What are the pivotal experiences of Black women? How do Black cis- and transgender women see themselves and want to be seen by others—and how does this relate to their health and well-being, to stigma, power and HIV? Such are the topics explored in Season 3 of ViiV Healthcare’s Being Seen podcast.
The 10-episode weekly podcast is hosted by actress and singer Anika Noni Rose, who plays Regina in the Netflix hit series Maid. She also won a Tony Award for Caroline, or Change, starred in the movie version of Dreamgirls and is also known as the voice of Tiana in Disney’s The Princess and the Frog.
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Based on the most recent data on women and HIV, AIDSVu.org notes that in 2019, Black women represented 7% of the U.S. population but 11% of all new HIV diagnoses and 56% of all new HIV diagnoses among women. Clearly, Black women have unique viewpoints and experiences to share when it comes to the epidemic and related topics.
The podcast “is about how we as people, specifically Black women, want to be seen and how we are actually seen,” Rose explained recently on Live With Kelly and Ryan (watch the clip below or on YouTube.) “We’re talking about how we can change the stigma and the bias that is moving through the world so rapidly and pervasively, particularly in the media.”
When asked to describe how she thought non-Black people see Black women, Rose answered, “The stereotypical universal way is that Black women are strong. We can make it through anything. And that hurts us when we go to the hospital and say we’re in pain but the doctor doesn’t believe you’re in pain, so they don’t give you a medication because You’re fine; she’s exaggerating; she can take it. Or it hurts you when you’re going to give birth and you say something is wrong and the doctor doesn’t believe you.… And it hurts you in the general everyday world when people are suffering from depression and other issues and they’re unable to be seen in that space.”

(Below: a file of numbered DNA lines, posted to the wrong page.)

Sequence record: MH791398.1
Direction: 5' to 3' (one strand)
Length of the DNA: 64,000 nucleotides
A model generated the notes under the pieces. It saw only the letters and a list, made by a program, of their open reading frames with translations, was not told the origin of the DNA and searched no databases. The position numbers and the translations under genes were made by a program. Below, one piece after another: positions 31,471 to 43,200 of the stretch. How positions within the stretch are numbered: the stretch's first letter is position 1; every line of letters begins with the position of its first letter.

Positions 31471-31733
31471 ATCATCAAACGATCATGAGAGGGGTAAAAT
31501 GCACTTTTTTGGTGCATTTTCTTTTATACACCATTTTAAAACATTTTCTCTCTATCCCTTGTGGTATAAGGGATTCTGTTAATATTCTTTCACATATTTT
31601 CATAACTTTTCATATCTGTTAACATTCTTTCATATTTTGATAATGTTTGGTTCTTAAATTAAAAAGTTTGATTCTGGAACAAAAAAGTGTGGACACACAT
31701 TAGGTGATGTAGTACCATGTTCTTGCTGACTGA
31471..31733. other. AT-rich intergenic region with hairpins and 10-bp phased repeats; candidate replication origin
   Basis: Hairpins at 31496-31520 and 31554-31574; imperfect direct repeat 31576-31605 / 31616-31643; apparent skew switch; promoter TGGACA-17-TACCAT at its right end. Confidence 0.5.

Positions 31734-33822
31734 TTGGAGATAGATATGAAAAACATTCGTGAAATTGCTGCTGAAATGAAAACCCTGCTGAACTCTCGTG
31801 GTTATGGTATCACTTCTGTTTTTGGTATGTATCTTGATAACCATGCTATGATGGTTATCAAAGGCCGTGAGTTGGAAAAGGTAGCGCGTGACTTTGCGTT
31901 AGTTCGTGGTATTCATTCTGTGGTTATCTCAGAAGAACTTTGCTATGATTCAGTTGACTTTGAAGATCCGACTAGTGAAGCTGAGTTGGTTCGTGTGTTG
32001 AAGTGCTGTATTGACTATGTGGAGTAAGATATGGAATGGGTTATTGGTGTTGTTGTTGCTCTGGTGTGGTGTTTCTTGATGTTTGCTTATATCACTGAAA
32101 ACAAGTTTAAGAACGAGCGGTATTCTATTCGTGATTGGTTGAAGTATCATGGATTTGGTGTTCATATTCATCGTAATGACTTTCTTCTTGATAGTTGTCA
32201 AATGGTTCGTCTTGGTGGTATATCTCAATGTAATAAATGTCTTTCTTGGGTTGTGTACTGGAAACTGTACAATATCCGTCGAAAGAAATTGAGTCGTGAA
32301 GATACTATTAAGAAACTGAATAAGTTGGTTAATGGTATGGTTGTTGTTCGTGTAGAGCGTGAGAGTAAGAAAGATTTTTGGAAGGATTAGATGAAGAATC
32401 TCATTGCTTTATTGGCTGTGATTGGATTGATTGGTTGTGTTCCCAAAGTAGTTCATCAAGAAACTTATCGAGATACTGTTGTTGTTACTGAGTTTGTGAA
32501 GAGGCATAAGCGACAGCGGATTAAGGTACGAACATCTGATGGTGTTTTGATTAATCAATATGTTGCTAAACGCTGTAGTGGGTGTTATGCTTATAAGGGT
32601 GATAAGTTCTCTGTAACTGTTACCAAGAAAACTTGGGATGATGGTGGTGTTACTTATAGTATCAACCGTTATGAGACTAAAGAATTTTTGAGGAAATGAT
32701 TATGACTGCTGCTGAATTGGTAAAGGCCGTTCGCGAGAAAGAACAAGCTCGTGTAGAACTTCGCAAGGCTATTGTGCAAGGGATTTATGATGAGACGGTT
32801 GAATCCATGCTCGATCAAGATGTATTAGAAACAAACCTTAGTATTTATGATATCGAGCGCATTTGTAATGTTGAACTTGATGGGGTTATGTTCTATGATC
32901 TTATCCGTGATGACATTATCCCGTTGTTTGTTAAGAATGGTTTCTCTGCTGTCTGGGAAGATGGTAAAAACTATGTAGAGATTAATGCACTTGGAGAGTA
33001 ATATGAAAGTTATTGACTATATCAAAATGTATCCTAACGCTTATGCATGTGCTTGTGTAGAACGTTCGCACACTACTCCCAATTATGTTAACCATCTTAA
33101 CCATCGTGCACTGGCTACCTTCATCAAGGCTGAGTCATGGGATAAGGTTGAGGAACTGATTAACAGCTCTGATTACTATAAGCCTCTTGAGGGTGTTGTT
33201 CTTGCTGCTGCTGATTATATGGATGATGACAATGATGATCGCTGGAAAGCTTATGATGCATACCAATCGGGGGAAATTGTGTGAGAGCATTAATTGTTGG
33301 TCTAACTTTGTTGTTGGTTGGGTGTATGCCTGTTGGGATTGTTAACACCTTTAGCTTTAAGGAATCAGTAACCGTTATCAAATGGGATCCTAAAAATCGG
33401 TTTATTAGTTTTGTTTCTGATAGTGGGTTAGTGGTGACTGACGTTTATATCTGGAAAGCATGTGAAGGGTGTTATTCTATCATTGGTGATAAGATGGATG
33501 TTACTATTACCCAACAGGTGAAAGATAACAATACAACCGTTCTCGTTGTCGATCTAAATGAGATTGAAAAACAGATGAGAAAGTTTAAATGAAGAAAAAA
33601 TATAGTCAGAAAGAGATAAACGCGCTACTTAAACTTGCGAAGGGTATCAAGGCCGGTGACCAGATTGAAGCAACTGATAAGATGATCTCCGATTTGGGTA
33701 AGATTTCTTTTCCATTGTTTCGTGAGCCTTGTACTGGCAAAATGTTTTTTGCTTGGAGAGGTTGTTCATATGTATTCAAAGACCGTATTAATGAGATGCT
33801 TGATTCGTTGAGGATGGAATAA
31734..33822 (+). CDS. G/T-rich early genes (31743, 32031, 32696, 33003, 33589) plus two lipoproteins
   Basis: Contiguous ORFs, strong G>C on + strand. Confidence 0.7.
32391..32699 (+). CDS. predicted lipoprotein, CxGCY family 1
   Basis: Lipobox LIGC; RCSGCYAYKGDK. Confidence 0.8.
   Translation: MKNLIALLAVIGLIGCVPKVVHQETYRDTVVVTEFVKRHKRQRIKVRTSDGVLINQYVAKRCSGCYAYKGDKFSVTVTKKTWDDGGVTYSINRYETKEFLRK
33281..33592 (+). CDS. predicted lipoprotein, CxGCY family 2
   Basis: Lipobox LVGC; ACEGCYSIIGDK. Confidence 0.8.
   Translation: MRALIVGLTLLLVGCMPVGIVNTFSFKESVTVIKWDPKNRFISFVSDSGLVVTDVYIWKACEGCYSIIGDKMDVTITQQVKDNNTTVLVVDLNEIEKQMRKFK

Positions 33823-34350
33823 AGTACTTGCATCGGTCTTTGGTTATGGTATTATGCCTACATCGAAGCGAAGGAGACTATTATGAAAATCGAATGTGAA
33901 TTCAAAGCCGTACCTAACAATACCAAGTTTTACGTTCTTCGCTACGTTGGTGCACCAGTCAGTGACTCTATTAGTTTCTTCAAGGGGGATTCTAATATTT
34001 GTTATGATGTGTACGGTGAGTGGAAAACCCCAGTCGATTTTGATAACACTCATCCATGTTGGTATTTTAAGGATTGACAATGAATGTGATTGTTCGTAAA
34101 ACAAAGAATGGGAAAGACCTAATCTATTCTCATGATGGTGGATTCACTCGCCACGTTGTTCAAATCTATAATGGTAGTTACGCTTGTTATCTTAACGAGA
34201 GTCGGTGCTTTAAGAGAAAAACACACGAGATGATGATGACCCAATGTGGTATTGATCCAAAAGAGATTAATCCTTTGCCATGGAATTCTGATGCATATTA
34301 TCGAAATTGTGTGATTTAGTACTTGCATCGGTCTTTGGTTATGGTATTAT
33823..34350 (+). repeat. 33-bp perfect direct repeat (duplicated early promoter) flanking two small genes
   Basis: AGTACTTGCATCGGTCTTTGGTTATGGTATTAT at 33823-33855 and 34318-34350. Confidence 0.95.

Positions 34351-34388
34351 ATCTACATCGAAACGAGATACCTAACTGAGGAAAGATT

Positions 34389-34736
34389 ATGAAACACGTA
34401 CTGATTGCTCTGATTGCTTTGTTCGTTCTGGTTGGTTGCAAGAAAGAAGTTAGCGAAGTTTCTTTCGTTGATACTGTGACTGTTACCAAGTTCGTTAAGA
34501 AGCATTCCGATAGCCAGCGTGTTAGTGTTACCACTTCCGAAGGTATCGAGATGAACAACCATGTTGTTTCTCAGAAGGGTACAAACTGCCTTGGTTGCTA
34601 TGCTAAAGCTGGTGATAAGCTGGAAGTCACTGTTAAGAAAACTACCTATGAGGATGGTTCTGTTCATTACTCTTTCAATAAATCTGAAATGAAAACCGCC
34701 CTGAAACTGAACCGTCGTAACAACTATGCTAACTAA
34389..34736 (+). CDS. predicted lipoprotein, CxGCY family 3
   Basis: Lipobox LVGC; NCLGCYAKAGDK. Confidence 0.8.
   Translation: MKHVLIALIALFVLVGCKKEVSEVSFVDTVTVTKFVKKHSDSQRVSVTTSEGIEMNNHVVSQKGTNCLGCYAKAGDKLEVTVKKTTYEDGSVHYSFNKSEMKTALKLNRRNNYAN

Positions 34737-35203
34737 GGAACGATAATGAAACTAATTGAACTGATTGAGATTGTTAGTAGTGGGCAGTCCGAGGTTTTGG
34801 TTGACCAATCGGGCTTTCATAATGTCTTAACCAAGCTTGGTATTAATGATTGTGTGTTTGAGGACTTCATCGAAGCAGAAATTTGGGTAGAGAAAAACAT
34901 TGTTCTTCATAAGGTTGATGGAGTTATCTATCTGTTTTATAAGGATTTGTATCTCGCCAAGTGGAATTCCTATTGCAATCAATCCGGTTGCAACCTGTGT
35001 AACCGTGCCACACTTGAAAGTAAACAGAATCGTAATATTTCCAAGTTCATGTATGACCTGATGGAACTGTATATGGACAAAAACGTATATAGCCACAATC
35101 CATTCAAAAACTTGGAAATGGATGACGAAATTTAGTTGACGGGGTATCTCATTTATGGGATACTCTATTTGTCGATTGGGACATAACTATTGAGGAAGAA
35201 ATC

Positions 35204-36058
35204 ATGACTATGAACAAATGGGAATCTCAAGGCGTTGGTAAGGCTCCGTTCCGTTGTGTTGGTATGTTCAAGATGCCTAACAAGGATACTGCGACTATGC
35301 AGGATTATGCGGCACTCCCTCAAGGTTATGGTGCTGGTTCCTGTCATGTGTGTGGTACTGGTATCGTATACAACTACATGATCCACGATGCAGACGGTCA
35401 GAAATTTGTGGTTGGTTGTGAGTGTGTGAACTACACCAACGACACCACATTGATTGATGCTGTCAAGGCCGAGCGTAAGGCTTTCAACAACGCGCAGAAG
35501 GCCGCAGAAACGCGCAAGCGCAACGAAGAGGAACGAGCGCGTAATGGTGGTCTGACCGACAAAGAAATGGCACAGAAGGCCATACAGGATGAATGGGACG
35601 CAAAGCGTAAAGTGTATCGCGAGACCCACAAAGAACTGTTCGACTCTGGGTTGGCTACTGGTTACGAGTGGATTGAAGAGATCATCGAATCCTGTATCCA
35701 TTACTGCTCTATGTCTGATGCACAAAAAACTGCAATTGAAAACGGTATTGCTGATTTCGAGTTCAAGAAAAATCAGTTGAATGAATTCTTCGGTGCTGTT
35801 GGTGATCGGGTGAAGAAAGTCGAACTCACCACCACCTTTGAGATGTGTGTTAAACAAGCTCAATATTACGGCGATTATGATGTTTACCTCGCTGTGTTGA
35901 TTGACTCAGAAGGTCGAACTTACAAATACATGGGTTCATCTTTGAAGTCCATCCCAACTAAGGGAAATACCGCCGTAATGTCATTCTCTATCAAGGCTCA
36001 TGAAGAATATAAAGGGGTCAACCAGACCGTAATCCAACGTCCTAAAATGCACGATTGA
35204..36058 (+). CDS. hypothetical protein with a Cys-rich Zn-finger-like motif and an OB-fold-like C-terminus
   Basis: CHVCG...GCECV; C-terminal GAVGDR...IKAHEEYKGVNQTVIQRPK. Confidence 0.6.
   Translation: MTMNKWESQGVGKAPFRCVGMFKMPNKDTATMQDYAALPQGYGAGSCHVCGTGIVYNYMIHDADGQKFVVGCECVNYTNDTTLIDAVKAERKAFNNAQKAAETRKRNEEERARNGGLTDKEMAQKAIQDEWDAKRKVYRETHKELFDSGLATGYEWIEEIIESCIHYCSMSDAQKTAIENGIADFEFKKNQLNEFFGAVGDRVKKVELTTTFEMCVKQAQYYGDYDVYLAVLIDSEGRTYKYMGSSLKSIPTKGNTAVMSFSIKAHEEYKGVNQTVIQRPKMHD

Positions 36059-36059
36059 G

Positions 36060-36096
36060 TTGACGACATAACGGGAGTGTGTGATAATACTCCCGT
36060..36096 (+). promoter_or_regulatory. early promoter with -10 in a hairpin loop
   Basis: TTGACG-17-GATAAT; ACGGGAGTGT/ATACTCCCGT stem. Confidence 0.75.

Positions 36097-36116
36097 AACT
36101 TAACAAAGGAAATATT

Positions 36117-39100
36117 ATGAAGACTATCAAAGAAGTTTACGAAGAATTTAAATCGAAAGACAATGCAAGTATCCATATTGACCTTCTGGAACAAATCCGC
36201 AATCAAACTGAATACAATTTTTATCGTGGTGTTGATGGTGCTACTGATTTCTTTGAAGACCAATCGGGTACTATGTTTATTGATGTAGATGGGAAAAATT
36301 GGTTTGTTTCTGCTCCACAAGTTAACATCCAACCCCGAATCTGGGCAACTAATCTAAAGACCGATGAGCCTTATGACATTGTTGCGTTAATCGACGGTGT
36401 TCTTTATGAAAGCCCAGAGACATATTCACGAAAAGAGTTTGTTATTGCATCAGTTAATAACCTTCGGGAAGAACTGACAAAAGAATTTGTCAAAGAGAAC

Rose also spoke about the podcast last week on an episode of The Wendy Williams Show:
In each of the Being Seen episodes, Rose is joined by other Black women to discuss how representation and self-definition can impact stigma and stereotypes. So far, three episodes have been posted. All the episodes are free and available on Apple and Spotify as well as on the show’s website BeingSeenPodcast.com.
“Being Seen is an in-depth exploration of culture’s role in resolving the tension between how we are seen and how we see ourselves,” explains the website. “It is a space to explore current cultural representations and their impact through conversations with leading artists, writers, activists, entertainers and community leaders. If we create nuanced and accurate cultural portrayals of identity and experience, we have an opportunity to reduce stigma and change perception, impacting everything from HIV to institutional inequality.”
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The website also offers a brief description of the three episodes currently posted:
“Power” (Episode 22): An exploration of power. How we use it, how it can be used against us and the many ways it manifests in our lives. Featured in this episode are singer and actress Ledisi and author Roxane Gay.
“Responsibility” (Episode 23): What are we asked to be responsible for? Do we assume our responsibilities willingly or are they placed upon us? A conversation on the many things we have been asked to carry. Featured in this episode are Sydney Barber, Tiya Miles and Martha Jones.
“Health” (Episode 24): A conversation about health and care, with a focus on mental health. How can we create the spaces and systems needed to dismantle stigma for ourselves and for each other? Featured in this episode is Taraji P. Henson.
The podcast series is produced by Harley & Co. and created in partnership with ViiV Healthcare, a joint venture focused on HIV formed by pharma companies Pfizer, GlaxoSmithKline and Shionogi.
Previous seasons of the podcast focused on Black men. For more, see the POZ article from May 2021 titled “‘Being Seen’ Podcast Highlights Queer Black Male Perspectives.”